"[T]he fact that something taken by the Government is property compensable under the Fifth Amendment does not answer the entirely different question whether that thing comes within the capital-gains provisions of the Internal Revenue Code. Rather, it is necessary to determine the precise nature of the property taken. * * *
* * * * * *
"While a capital asset is defined in § 117(a) (1) as `property held by the taxpayer,' it is evident that not everything which can be called property in the ordinary sense and which is outside the statutory exclusions qualifies as a capital asset. This Court has long held that the term `capital asset' is to be construed narrowly in accordance with the purpose of Congress to afford capital-gains treatment only in situations typically involving the realization of appreciation in value accrued over a substantial period of time, and thus to ameliorate the hardship of taxation of the entire gain in one year."4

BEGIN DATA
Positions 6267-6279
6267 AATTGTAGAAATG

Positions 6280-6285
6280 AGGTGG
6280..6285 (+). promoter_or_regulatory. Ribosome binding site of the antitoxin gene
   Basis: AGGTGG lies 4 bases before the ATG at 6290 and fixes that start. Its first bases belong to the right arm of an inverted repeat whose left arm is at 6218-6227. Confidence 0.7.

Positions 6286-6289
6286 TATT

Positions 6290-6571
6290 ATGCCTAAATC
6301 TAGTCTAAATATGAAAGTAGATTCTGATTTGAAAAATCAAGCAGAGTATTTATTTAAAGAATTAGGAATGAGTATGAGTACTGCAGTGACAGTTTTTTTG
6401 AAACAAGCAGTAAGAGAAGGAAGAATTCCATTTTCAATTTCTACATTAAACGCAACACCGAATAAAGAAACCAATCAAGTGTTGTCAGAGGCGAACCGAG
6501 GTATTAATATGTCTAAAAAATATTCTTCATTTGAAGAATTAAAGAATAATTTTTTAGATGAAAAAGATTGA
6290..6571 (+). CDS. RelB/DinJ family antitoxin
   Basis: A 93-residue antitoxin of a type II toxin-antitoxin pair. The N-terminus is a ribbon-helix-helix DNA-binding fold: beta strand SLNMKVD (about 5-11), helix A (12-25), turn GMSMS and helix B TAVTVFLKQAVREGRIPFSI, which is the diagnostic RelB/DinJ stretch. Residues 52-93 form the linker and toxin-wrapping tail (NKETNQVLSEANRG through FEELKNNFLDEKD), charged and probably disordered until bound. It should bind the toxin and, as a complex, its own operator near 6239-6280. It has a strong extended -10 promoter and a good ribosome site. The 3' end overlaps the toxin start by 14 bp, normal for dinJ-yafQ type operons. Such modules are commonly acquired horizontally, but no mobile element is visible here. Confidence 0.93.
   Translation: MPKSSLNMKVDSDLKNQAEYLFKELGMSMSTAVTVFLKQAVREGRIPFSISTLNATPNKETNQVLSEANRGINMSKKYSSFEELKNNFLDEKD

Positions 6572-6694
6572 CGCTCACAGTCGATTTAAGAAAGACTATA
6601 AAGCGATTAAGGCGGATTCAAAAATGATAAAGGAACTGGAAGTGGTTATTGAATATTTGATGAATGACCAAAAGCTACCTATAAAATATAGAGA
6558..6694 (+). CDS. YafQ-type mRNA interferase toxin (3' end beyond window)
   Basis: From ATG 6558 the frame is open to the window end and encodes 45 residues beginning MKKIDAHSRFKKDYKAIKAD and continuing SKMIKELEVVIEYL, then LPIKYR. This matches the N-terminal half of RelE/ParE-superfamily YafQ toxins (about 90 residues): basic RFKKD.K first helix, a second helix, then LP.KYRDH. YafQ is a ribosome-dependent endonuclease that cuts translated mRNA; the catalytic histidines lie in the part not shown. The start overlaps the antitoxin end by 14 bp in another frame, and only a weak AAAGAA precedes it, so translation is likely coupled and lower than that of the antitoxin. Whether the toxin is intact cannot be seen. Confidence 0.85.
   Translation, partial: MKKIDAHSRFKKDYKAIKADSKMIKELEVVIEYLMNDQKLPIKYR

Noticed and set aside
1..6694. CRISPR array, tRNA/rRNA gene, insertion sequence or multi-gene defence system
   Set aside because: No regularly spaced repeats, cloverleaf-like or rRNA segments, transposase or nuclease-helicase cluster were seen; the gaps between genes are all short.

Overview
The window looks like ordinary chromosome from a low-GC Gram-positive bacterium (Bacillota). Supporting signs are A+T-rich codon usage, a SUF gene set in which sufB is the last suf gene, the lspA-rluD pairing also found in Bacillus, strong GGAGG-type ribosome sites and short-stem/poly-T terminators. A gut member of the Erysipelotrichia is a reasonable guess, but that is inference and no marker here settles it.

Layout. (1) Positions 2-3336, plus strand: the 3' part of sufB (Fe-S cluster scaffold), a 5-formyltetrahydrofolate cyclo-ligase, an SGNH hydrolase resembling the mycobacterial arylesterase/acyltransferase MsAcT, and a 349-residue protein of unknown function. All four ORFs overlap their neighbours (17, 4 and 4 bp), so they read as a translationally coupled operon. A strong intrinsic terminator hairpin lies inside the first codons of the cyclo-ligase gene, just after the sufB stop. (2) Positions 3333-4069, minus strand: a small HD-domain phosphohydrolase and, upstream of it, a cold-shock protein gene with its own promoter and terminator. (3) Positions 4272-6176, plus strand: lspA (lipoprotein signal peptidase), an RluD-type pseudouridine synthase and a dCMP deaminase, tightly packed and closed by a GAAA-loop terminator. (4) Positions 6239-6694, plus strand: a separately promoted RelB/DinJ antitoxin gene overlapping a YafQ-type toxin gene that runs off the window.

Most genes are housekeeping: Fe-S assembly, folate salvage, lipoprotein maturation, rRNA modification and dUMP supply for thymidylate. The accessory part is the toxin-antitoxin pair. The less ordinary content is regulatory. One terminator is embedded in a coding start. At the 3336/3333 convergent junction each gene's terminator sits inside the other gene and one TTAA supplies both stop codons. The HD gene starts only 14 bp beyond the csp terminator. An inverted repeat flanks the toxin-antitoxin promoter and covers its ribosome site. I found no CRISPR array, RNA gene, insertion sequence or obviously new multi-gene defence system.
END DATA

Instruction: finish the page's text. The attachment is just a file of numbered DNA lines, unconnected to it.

Petitioner's right to receive 25% of excess gross receipts was not a capital asset at any time.5
The Tax Court properly characterized the $153,000 transaction in this case as a lump sum payment in consideration for the right to receive income in the future. It is well settled that a right to receive future income which is commuted into a lump sum payment results in ordinary income just as the income if actually received in the future in several payments would be ordinary income. The nature of the right to receive future income as ordinary income does not change into capital gain by the mere receipt of a lump sum in lieu of such future payments. Commissioner of Internal Revenue v. P. G. Lake, Inc., 356 U.S. 260, 78 S.Ct. 691, 2 L.Ed.2d 743 (1958); Hort v. Commissioner, 313 U.S. 28, 61 S.Ct. 757, 85 L.Ed. 1168 (1941); Helvering v. Horst, 311 U.S. 112, 61 S.Ct. 144, 85 L.Ed. 75 (1940).